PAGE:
In our own time, this older sense of religion is, I think, what most people have in mind in some form when they identify as “spiritual.”   For us, religion has come most often to denote a particular institutional or communal expression of spirituality.  And, increasingly, people in Western culture regard religion with some suspicion if not disdain or outright hostility.  That regard is very much rooted in the twisted forms of religion that ISIS represents in an extreme way, but which is also represented much less violently (but perhaps just as extremely) by certain forms of Christianity and Judaism (and other traditions), those that we tend to call fundamentalist.  The extremity that seems to characterize so much of what passes for religion in our time has led more and more people to conclude that religion is not a viable path for resolving that human need for meaning, purpose, and belonging.

And, yet, those human needs still exist, and are as powerful as ever.  Professor Safi suggests that an urgent task for those of us who engage religion in ways that do not embody extremism is to create opportunities and platforms where “a more thorough, deeper, and more rigorous education” about our religious traditions can be accessed.  In other words, we need to counteract the twisting of our religious traditions.   Part of counteracting this twistedness is not simply better education, but, as Safi names, the reinvestment in the prophetic dimension of religion:  the strands within our traditions that name the longing and alienation that these young people who are flocking to twisted religion experience, and that is unafraid to acknowledge the economic and other injustices about which they are legitimately outraged.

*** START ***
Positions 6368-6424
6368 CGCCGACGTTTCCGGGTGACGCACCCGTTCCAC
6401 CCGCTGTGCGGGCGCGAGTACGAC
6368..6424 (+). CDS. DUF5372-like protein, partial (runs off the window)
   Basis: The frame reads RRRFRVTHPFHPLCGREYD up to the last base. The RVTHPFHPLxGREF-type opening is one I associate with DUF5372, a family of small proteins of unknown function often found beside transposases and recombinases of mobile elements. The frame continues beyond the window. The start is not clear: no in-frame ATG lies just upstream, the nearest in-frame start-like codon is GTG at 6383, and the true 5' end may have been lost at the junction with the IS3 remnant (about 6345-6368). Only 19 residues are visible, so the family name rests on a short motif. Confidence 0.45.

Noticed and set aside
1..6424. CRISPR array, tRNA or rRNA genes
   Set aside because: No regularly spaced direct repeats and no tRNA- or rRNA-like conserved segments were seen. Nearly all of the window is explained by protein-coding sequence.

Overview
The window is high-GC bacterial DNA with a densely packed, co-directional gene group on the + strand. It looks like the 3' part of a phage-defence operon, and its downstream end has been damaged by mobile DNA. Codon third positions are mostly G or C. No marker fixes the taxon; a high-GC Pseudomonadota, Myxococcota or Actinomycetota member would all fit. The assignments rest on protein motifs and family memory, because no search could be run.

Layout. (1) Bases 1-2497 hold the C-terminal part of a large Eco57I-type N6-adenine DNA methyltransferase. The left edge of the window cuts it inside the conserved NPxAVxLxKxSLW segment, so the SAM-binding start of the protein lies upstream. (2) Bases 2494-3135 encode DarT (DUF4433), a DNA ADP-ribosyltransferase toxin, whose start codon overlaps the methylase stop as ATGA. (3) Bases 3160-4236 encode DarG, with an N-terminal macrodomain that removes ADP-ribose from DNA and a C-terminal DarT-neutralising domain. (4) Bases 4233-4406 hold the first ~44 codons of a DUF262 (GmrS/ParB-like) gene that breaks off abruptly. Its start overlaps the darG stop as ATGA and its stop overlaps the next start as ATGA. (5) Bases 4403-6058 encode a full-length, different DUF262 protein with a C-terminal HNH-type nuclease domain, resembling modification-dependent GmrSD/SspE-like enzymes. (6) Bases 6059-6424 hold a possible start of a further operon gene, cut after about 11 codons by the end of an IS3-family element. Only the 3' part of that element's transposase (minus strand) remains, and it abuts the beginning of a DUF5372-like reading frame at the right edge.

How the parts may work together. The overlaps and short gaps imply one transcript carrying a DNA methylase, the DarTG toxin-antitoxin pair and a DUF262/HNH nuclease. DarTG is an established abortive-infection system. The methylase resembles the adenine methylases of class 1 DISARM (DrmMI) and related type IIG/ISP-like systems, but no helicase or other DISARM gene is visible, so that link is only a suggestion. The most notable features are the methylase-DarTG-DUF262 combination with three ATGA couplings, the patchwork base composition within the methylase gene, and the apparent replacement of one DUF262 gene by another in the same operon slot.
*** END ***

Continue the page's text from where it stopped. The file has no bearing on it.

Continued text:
I am convinced that healthy human beings need to see meaning and purpose in life, and to have a sense of belonging to something greater than the individual self.   These are basic human needs that all of us have.   I have seen extraordinarily wealthy people who struggle because they lack them, and I have know people of very modest means who do have them.  However, I think it is generally true that people who have economic security are able to cover over those needs and not acknowledge them for a long time, even a life time, while those who lack that security are not as able to do that.

Religion, at its best, is able to answer these human needs by connecting people to the One who is so variably named in our traditions (and, sometimes, not named at all).  And, it is able to do this without fomenting and justifying physical, psychological, or spiritual violence.  We need in our world much more religion at its best.